Locksmithing etc. July 2016

July 4, 2016

Selling Bike Locks?

Bicycle security has come a long way, and there are some great products to sell in your lockshop, particularly during the summer and at the start of the next school  year. Why not set up a display of some of the options at your counter? This could be a great seasonal impulse buy.

Here is a guide to the most common types of bike locks, courtesy of REI (REI’s Guide to Bike locks: https://www.rei.com/learn/expert-advice/bike-lock.html)

U-Locks:  This widely used bike lock style is an excellent deterrent. The bulky locking mechanism resists hammers, chisels and the like. Its horseshoe shape can limit leveraging—provided it's not way oversized for the bike. The goal is to reduce the amount of space in which a thief can insert a crowbar and leverage enough oomph to pop it apart.

U-locks come in various sizes. Your goal is to size the lock so that it goes around the things you’re locking with as little gap left as possible. Small to medium models lock one wheel and your frame to a fixed object. Large models lock both wheels and your frame to a fixed object.

Cable Locks: These are versatile and adaptable but generally offer less theft deterrence than U-locks. Bolt cutters are able to cut through most cable locks. On their own, they may be suitable for low-crime areas. Elsewhere, they are a good choice to use in combination with a U-lock to secure easily removed parts (e.g., seat). Many have integral combination or key locks; others require a separate padlock. Some feature sliding sizing or an armored coating. A few newer models feature stylish designs.

 Chain Locks: Tough enough for high-crime areas, these bike locks use a specially designed chain link that resists hacksaws or chisels and makes the chain tough to leverage. Be sure to invest in a padlock that's just as sturdy—thieves can easily cut through thin locks, no matter how sturdy the chain. The downside? Chains are heavy and bulky, so they are best for stationary uses.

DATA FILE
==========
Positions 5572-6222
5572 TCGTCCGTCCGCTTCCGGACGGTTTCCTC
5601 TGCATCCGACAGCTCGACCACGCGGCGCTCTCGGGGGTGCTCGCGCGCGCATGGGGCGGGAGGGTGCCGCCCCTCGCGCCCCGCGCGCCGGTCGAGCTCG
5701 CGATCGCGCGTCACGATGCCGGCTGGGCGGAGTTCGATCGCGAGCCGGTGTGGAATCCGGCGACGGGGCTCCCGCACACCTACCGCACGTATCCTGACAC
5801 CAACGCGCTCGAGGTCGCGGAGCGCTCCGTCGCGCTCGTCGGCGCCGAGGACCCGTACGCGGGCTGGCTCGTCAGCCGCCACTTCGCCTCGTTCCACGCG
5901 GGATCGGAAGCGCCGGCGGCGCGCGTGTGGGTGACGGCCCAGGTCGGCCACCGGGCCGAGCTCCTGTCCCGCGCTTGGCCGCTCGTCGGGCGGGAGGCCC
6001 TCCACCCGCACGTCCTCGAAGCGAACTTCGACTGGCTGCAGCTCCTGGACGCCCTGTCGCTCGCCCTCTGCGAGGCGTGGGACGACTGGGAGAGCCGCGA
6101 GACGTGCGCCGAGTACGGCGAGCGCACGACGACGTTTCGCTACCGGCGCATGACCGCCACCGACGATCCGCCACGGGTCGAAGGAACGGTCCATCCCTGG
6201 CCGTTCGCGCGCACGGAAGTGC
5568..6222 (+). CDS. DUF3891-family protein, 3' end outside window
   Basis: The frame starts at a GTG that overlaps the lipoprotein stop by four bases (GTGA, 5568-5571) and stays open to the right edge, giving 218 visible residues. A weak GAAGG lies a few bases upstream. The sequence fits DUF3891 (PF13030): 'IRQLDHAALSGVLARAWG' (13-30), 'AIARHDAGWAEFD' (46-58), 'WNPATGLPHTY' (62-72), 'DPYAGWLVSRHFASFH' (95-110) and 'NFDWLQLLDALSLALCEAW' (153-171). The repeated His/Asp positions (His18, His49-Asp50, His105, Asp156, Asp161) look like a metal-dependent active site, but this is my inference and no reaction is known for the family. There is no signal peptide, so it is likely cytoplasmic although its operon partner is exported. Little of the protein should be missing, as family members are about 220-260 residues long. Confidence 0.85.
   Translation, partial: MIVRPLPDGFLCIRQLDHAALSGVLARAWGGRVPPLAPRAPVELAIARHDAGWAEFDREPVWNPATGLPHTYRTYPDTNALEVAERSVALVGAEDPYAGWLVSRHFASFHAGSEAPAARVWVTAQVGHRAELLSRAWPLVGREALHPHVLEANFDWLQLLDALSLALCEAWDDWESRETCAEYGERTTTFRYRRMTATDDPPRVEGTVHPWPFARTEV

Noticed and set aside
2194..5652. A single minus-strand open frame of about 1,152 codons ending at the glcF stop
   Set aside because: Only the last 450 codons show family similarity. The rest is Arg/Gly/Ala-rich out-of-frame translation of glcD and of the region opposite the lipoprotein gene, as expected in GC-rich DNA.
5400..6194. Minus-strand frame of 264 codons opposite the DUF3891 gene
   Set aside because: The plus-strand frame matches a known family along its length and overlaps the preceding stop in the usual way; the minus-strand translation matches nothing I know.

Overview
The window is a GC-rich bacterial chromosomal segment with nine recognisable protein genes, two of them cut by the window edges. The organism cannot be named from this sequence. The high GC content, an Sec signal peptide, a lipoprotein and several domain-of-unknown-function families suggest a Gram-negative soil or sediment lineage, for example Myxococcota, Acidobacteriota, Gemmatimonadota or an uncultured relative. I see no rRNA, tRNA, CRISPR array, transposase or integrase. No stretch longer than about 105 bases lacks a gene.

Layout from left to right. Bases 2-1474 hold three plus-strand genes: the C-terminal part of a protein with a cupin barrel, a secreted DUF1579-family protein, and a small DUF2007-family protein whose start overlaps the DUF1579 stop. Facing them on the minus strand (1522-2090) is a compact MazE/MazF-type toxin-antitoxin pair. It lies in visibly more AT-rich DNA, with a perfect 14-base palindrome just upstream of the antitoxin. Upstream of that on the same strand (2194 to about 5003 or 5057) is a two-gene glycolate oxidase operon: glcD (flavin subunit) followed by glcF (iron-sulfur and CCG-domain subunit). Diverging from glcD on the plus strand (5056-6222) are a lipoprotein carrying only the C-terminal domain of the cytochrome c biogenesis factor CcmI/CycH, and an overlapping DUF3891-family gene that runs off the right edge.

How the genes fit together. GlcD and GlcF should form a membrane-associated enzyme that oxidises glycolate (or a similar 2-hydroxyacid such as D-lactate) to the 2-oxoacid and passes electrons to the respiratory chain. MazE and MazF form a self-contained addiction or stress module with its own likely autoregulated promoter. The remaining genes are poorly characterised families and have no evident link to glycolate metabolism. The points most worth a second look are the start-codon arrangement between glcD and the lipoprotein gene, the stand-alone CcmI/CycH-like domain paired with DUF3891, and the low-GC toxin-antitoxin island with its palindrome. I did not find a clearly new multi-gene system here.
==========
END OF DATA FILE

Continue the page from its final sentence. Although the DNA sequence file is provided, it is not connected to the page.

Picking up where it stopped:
Locking Wheel/Seat Skewers: Quick-release wheels and seatposts are, unfortunately, as convenient for thieves as they are for bike owners. Great for high-crime areas, locking skewers disable the quick-release feature and make it a lot tougher to steal. They’re easy to install but many require a special wrench that comes with the skewer.

Bike Lock Keys and Combinations: Keyed locks use either flat keys or cylindrical keys. Cylindrical keys got a bad reputation in years past when it was discovered some locks of this style could be picked by a ballpoint pen. Newer models have solved that problem so now either style is equally effective.

Keyed locking mechanisms are found on most U-locks and some cable and chain locks. Combination locks are convenient because you don’t have to remember to carry a key with you or worry about losing keys, but you do have to remember a 4-digit code. Cable locks typically use a combination locking mechanism.

Bike Lock Manufacturers

In the locksmith community, well-known brands are Master Lock (www.masterlock.com),  Kryptonite (www.kryptonitelock.com )  and Abus (http://www.abus.com/eng/Mobile-Security/Bike-Safety-and-Security/Locks)

Insurance Matters!

A recent news story caught our eye about a Canadian locksmiths whose van ended up at the bottom of a sinkhole and could not be extracted. Thankfully, the van was parked with no one inside when the sinkhole opened up.